Applied research organisations such as Fraunhofer-Gesellschaft2 are capable of bridging the gap between basic scientific knowledge (falling into the domain of universities) and the development of new commercial applications (falling into the domain of firms). By bridging this gap, companies can have access to state-of-the-art technological knowledge that enables a knowledge-intensive/innovation strategy which leads to faster sales and productivity growth, as well as to more jobs for skilled workers. The establishment of, and investment in, applied research organisations could therefore form a central pillar of national and European innovation policy.
Editors’ note: This research is part of the FRAME project. This project has received funding from the European Union's Horizon 2020 research and innovation programme under grant agreement No #727073
Castellani, D, M Piva, T Schubert and M Vivarelli (2016), “R&D and Productivity in the US and the EU: Sectoral Specificities and Differences in the Crisis”, Papers in Innovation Studies No. 2016/15, Lund University, CIRCLE-Center for Innovation, Research and Competences in the Learning Economy.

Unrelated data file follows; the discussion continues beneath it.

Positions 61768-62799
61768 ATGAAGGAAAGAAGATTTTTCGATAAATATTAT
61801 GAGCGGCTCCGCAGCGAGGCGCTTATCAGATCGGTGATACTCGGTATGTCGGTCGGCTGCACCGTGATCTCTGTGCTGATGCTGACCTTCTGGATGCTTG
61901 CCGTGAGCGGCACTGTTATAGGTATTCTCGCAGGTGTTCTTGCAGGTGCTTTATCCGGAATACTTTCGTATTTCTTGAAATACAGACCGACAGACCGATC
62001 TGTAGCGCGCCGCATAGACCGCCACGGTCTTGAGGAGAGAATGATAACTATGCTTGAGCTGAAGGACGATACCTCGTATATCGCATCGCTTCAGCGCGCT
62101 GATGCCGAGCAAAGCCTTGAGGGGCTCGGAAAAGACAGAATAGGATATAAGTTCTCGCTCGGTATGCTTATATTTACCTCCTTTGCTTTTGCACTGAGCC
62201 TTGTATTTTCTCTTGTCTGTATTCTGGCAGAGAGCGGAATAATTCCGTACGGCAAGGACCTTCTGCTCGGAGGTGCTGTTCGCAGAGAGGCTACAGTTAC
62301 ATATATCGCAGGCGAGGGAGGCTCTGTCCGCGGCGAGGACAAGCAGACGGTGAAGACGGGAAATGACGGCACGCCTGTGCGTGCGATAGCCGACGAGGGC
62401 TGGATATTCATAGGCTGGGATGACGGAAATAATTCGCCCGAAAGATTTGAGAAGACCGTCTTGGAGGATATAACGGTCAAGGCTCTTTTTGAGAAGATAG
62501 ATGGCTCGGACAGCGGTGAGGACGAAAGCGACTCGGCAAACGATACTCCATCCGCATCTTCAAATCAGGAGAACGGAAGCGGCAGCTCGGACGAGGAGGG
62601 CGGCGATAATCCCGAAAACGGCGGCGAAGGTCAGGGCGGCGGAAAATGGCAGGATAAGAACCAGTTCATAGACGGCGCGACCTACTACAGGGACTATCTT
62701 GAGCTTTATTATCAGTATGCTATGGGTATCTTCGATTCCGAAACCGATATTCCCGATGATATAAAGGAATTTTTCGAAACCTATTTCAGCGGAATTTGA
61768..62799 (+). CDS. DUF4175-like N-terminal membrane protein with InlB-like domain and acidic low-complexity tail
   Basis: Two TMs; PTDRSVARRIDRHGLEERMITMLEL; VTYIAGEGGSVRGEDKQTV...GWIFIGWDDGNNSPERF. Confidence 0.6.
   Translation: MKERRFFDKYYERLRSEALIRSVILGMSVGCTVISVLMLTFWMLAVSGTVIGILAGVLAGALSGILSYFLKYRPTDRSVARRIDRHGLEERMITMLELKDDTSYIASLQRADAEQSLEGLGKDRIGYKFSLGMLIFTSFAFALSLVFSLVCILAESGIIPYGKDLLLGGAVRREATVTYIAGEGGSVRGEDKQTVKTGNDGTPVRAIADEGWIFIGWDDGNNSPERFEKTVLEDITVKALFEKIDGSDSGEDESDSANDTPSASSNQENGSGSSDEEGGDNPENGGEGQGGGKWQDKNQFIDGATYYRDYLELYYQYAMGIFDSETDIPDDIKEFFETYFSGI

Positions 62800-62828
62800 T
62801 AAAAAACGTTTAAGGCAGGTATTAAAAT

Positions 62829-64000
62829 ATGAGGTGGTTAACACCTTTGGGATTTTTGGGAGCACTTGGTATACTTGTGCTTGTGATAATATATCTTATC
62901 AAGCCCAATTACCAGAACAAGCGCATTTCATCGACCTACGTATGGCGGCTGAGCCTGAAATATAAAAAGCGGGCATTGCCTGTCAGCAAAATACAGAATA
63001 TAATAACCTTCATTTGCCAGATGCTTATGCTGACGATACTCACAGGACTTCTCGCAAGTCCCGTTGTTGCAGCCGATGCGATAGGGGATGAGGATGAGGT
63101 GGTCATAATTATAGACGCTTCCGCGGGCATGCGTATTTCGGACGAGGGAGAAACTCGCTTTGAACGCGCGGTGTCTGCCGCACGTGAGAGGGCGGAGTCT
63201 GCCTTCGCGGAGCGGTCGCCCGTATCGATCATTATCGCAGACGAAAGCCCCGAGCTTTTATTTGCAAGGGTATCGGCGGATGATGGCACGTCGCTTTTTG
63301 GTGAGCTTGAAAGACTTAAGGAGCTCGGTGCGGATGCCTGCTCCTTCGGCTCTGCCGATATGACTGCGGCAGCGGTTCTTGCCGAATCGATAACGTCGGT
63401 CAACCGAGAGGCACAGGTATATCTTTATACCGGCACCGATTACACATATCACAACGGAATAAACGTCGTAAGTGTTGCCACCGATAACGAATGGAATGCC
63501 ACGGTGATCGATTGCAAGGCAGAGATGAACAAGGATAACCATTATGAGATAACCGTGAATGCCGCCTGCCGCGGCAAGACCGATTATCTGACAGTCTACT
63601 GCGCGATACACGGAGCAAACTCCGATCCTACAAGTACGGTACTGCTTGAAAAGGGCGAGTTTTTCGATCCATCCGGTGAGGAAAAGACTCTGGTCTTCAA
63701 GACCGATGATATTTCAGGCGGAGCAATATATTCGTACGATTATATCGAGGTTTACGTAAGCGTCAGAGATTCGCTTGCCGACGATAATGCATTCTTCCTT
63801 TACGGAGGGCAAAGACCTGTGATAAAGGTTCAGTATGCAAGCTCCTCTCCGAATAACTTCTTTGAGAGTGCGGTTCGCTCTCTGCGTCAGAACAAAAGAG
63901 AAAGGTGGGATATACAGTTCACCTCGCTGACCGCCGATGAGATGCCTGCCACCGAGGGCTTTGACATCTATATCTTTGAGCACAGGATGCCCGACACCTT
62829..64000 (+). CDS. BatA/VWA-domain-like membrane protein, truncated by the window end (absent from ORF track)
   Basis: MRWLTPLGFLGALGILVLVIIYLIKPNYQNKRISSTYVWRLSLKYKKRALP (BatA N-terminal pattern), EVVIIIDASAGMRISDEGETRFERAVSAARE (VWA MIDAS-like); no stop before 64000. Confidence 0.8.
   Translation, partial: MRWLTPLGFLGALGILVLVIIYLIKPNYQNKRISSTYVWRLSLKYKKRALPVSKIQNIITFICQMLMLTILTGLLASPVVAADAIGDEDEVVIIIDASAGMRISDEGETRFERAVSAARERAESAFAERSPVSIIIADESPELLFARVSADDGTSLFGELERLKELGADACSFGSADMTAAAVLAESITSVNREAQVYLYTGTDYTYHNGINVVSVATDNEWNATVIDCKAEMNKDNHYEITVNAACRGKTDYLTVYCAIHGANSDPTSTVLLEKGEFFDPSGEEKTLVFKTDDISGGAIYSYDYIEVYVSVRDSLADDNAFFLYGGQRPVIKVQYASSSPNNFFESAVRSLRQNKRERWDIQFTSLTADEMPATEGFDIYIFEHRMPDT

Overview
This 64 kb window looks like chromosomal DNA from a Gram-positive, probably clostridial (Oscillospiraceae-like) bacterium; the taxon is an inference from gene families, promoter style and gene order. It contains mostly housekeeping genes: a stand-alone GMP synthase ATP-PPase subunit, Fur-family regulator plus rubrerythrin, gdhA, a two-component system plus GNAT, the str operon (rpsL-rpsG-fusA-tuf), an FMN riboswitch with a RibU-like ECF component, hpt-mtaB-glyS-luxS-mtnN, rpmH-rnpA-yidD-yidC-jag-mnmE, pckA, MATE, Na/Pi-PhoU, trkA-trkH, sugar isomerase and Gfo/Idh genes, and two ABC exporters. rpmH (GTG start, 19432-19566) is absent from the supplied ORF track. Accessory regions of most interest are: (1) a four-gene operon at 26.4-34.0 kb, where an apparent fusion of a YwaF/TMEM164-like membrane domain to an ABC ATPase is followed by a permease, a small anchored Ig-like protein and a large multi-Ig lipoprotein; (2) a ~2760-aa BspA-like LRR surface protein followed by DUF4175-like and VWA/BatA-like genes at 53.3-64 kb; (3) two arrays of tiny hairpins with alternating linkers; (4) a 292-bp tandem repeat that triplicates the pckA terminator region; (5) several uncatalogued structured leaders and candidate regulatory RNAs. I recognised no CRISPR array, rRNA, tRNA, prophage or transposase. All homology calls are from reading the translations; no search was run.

Comin, D (2014), Malaysia Beyond 2020, UTM Press.
Comin, D, G Trumbull and K Yang (2015), “Fraunhofer: Innovation in Germany”, in Drivers of Competitiveness, World Scientific Publishing: 409-444.
Comin, D, G Licht, M Pellens and T Schubert (2018), "Do Companies Benefit from Public Research Organizations? The Impact of the Fraunhofer Society in Germany", Papers in Innovation Studies No. 2018/7, Lund University, CIRCLE - Center for Innovation, Research and Competences in the Learning Economy.
Frietsch, R, C Rammer and T Schubert (2015), “Heterogeneity of Innovation Systems in Europe and Horizon 2020”, Intereconomics 50(1): 9-13.
Lewbel, A (2012), “Using heteroscedasticity to identify and estimate mismeasured and endogenous regressor models”, Journal of Business & Economic Statistics 30(1): 67-80.
Ortega-Argilés, R, M Piva and M Vivarelli (2014), “The transatlantic productivity gap: Is R&D the main culprit?”, Canadian Journal of Economics 47(4): 1342-1371.
Robin, S and T Schubert (2013), “Cooperation with public research institutions and success in innovation: Evidence from France and Germany”, Research Policy 42(1): 149-166.
 Further regression in levels show that the multiplier of Fraunhofer expenditures with respect to turnover is 13.18. Total project revenue with private firms in 2016 was €0.68 billion, leading to an increase in turnover of €8.99 billion. In Germany, the ratio of value added to turnover is stable and approximately 24% corresponding to an estimated increase in value added of €2.2 billion.
 See Comin (2014) for another example of such an organisation and a discussion on why the market does not provide these kind of services.
|This project has received funding from the European Union’s Horizon 2020 research and innovation programme under grant agreement No 727073